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Deliveroo: the failure behind the food delivery giant

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Deliveroo: the failure behind the food delivery giant


Deliveroo has officially quit the Australian market as the food delivery giant announced it had suspended orders made through its app – entering voluntary administration.

The shut down of the company has left 15,000 local riders and restaurants without a job and a scramble to find a new service to deliver food. In an email that was sent to its Aussie customers, the UK-headquartered company said it decided to pull its services out of Australia. 

“Deliveroo Australia has ceased operations, meaning you can no longer place orders on Deliveroo in Australia,” said the email sent to the whole Australian database.

“Deliveroo, like all other companies, is now doing business in challenging economic conditions, which requires us to take difficult decisions.”

The company reflected on its Aussie employees and customers stating, “this has been a difficult decision to make. We have enjoyed serving you the amazing food that Australia is known for, working with thousands of brilliant restaurants and riders.”

The email outlined that whilst customers cannot place orders on the app, the accounts will remain open for the next six months to access and download information. The collapse of the company was as a result of a competitive market. Uber Eats, Menulog and DoorDash overtook Deliveroo and placed the food delivery giant into an unstainable fourth place. The company commented, “in Australia, we have concluded that achieving a sustainable position of leadership in the market is not possible without a disproportionate level of investment which would have highly uncertain returns.”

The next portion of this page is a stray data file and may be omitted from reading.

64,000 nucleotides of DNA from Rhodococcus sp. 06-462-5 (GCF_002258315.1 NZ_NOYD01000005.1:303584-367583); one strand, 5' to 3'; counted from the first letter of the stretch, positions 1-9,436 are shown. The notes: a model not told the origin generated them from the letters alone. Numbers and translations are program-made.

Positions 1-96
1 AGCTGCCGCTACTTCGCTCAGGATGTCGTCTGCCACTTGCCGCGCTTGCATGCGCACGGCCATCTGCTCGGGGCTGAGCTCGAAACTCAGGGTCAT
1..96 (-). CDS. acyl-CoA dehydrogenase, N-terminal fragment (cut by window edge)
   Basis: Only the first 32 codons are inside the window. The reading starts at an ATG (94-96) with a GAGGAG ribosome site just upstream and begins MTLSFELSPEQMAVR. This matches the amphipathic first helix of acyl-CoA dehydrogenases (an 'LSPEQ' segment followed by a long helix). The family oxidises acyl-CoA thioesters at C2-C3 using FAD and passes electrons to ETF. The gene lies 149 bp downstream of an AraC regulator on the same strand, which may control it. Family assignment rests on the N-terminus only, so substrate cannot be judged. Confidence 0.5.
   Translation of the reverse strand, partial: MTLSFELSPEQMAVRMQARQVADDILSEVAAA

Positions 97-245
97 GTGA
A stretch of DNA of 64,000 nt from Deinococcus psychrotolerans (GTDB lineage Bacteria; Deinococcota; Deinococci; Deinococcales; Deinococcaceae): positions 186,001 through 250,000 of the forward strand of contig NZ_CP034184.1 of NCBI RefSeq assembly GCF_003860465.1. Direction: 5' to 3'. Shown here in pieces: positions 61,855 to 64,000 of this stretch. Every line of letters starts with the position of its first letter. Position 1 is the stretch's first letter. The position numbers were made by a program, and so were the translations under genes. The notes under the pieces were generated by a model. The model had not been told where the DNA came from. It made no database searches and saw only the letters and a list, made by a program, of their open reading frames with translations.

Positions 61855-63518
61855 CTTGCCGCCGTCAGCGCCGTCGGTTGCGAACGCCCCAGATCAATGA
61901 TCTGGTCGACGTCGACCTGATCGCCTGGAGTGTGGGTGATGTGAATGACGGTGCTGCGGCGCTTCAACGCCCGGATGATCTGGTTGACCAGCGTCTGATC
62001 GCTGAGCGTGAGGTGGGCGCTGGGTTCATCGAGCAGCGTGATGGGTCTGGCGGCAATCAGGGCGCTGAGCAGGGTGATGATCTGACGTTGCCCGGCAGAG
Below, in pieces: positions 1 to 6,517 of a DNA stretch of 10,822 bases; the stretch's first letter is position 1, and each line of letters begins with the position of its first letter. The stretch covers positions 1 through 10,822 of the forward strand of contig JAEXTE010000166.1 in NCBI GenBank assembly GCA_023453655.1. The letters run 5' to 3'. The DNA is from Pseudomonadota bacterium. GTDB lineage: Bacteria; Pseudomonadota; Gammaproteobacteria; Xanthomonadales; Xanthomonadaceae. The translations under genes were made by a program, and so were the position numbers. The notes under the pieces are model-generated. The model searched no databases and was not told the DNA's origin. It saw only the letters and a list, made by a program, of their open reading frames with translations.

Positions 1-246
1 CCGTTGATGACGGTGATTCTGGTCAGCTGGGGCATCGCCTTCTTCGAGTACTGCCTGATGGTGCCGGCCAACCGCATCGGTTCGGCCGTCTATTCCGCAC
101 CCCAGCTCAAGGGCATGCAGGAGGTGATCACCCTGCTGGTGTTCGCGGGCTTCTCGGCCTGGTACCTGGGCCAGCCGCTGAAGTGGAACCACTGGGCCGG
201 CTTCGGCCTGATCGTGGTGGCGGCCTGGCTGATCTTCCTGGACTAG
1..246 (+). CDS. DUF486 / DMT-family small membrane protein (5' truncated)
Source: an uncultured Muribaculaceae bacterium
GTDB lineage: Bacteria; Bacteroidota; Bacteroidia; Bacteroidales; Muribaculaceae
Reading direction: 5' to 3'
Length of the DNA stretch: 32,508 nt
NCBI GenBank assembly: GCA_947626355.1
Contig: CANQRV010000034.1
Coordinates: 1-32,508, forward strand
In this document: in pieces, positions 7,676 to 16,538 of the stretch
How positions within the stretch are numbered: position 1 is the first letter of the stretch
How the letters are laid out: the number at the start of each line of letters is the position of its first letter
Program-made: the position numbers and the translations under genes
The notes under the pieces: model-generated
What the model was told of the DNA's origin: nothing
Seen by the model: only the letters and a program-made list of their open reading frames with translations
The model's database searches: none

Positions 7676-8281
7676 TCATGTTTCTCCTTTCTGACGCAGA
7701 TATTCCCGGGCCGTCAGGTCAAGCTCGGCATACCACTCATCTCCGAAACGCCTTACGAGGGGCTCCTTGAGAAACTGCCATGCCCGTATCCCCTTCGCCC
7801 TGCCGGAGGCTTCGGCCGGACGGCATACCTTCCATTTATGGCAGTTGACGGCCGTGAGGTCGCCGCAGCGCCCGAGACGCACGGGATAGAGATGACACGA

The company launched in Australia in 2015 with its headquarters in Melbourne, Victoria. Michael Korda who has been appointed one of the voluntary administrators of KordaMentha outlined, “Deliveroo was unable to achieve sufficient market share in Australia to develop a sustainable business. To do so would require significant ongoing investment in the Australian market. Given this, Deliveroo Australia’s UK parent has advised that it has decided to cease funding Deliveroo Australia. Without ongoing funding, the director of Deliveroo Australia resolved to place the company into administration.”

Thousands without a job

In a saga that came about in April 2020, a Deliveroo rider for three years was sacked from his job on the basis that he was delivering food orders too slowly. The rider lodged an unfair dismissal claim with the Fair Work Commission. Deliveroo objected to the claim highlighting that the rider was a contractor rather than an employee and was not entitled to unfair dismissal protections under the Fair Work Act 2009. This case brought a change as at first the court was in favour of the rider but with an appeal by the company – and with laws constantly changing, the contract did not state the rider as an employee. 

The Transport Workers Union national secretary Michael Kaine expressed his concern for the delivery workers. “This will be a shock to the thousands of food delivery riders who rely on Deliveroo for income,” he says.

“The TWU has sought urgent consultation with administrators on what entitlements might be clawed back for food delivery riders who stand to lose their jobs in the blink of an eye.”


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Benay Ozdemir

Benay is an in-house writer for Niche Media.

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